"You see, Letty,"—and David cleared his throat nervously, and looked at the coals gleaming behind the Hessian soldiers,—"it's a time for a thorough housecleaning, body, mind, and soul, a long illness is; and Miss Bentley knew well enough that all was wrong with me. I mentioned my unhappy marriage and told her all about you, but I said nothing about the children."
"Why should you?" asked Letty, although her mind had leaped to the reason already.
"Well, I was a poor patient in one of the cheapest rooms; broken in health, without any present means of support. I wanted to stand well with her, she had been so good to me, and I thought if she knew about the twins she wouldn't believe I could ever make a living for three."
"Still less for four!" put in Letty, with an irrepressible note of teasing in her tone.
She had broken the ice. Like a torrent set free, David dashed into the story of the last two months and Ruth Bentley's wonderful influence. How she had recreated him within as well as without. How she was the best and noblest of women, willing to take a pauper by the hand and brace him up for a new battle with life.
"Strength appeals to me," confessed David. "Perhaps it's because I am weak; for I'm afraid I am, a little!"
"Be careful, Davy! Eva was strong!"
David shuddered. He remembered a strength that lashed and buffeted and struck and overpowered.
"Ruth is different," he said. "'Out of the strong came forth sweetness' used to be one of Parson Larrabee's texts. That's Ruth's kind of strength.—Can I—will you let me bring her here to see you, Letty,—say for New Year's? It's all so different from the last time I asked you. Then I knew I was bringing you nothing but sorrow and pain, but Ruth carries her welcome in her face."
The prop inside of Letty wavered unsteadily for a moment and then stood in its accustomed upright position.
"Why not?" she asked. "It's the right thing to do; but you must tell her about the children first."
"Oh! I did that long ago, after I found out that she cared. It was only at first that I didn't dare. I haven't told you, but she went out for her daily walk and brought me home a Christmas card, the prettiest one she could find, she said. I was propped up on pillows, as weak as a kitten. I looked at it and looked at it, and when I saw that it was this room, the old fireplace and mother's picture, and the Hessian soldier andirons, when I realized there was a face at the window and that the door was ajar,—everything just swam before me and I fainted dead away. I had a relapse, and when I was better again I told her everything. She's fond of children. It didn't make any difference, except for her to say that the more she had to do for me, the more she wanted to do it."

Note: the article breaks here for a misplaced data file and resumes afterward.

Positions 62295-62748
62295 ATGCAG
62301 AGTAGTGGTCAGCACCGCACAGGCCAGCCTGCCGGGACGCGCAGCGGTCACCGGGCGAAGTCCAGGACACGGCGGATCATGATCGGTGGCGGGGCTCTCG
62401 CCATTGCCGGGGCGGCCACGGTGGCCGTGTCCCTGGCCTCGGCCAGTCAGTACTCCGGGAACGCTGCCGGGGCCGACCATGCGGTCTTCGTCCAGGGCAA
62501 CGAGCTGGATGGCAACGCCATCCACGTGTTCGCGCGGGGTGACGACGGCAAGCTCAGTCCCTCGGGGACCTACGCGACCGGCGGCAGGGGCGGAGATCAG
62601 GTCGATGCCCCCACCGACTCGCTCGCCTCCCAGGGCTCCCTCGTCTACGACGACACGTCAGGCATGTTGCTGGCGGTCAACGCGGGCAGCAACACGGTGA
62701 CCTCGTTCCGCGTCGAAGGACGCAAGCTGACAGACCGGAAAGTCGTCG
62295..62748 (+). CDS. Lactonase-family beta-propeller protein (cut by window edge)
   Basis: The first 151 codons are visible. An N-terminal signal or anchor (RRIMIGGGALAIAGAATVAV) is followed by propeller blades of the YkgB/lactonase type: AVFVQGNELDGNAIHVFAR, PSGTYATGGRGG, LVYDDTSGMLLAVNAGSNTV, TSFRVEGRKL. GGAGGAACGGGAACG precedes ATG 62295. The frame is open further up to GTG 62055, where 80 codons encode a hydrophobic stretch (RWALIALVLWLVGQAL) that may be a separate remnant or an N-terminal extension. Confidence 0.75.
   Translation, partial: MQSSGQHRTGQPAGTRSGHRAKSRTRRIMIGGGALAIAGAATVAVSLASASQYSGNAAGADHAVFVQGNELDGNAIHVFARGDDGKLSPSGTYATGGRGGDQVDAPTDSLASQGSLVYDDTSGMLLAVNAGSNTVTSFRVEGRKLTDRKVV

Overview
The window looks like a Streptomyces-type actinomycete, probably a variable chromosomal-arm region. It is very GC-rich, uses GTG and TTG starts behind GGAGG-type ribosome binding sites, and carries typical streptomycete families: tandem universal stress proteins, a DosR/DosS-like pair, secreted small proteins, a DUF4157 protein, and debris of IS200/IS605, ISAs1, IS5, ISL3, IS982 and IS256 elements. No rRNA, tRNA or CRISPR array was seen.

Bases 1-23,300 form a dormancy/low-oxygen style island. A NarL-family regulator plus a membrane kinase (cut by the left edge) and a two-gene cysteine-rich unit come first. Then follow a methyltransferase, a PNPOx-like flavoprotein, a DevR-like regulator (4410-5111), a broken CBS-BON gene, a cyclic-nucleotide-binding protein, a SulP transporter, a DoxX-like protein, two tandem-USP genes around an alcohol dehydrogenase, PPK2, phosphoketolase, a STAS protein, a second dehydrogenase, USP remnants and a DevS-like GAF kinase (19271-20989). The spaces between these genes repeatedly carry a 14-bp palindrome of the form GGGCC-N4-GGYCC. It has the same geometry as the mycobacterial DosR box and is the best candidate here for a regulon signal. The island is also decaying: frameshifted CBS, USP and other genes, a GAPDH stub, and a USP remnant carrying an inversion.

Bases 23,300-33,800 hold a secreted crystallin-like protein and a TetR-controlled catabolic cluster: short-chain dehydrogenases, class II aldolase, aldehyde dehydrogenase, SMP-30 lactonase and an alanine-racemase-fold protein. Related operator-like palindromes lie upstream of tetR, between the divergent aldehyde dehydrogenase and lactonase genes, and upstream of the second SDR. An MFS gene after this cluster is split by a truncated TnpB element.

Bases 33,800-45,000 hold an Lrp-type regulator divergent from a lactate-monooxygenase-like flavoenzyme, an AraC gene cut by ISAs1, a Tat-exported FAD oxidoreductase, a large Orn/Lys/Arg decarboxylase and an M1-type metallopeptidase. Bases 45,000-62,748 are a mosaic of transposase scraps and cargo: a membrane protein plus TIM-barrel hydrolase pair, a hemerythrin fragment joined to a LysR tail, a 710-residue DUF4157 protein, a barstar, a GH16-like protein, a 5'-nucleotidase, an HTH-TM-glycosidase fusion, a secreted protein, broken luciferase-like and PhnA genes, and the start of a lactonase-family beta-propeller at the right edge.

"Well," said Letty with a break in her voice, "that's love, so far as I can see, and if you've been lucky enough to win it, take it and be thankful, and above all, nurse and keep it.—So one of Reba's cards, the one the publisher thought would never sell, found you and brought you back! How wonderful! We little thought of that, Reba and I!"
"Reba's work didn't stop there, Letty! There was so much that had to be said between you and me, just now, that I couldn't let another subject creep in till it was finished and we were friends;—but Dick Larrabee saw Reba's card about 'the folks back home' in Chicago and he bought a ticket for Beulah just as I did. We met in the train and compared notes."
"Dick Larrabee home?"
The blood started in Letty's heart and sped hither and thither, warming her from head to foot.
"Yes, looking as fit as a fiddle; the way a man looks when things are coming his way."
"But what did the card mean to him? Did he seem to like Reba's verses?"
"Yes, but I guess the card just spelled home to him; and he recognized this house in a minute, of course. I showed him my card and he said: 'That's Letty fast enough: I know the cape.' He recognized you in a minute, he said."
He knew the cape! Yes, the old cape had been close to his shoulder many a time. He liked it and said it matched her hair.
"He was awfully funny about your ear, too! I told him I never noticed women's ears, and he said he did, when they were pretty, and their eyelashes, too.—Anything remarkable about your eyelashes, Letty?"
"Nothing that I'm aware of!" said Letty laughingly, although she was fibbing and she knew it.
"And he said he'd call and say 'Merry Christmas' to you the first thing to-morrow; that he would have been here to-night but you'd know his father had to come first. You don't mind being second to the parson, do you?"
No, Letty didn't mind. Her heart was unaccountably light and glad, like a girl's heart. It was the Eve of Mary when all women are blest because of one. The Wise Men brought gifts to the Child; Letty had often brought hers timidly, devoutly, trustfully, and perhaps to-night they were coming back to her!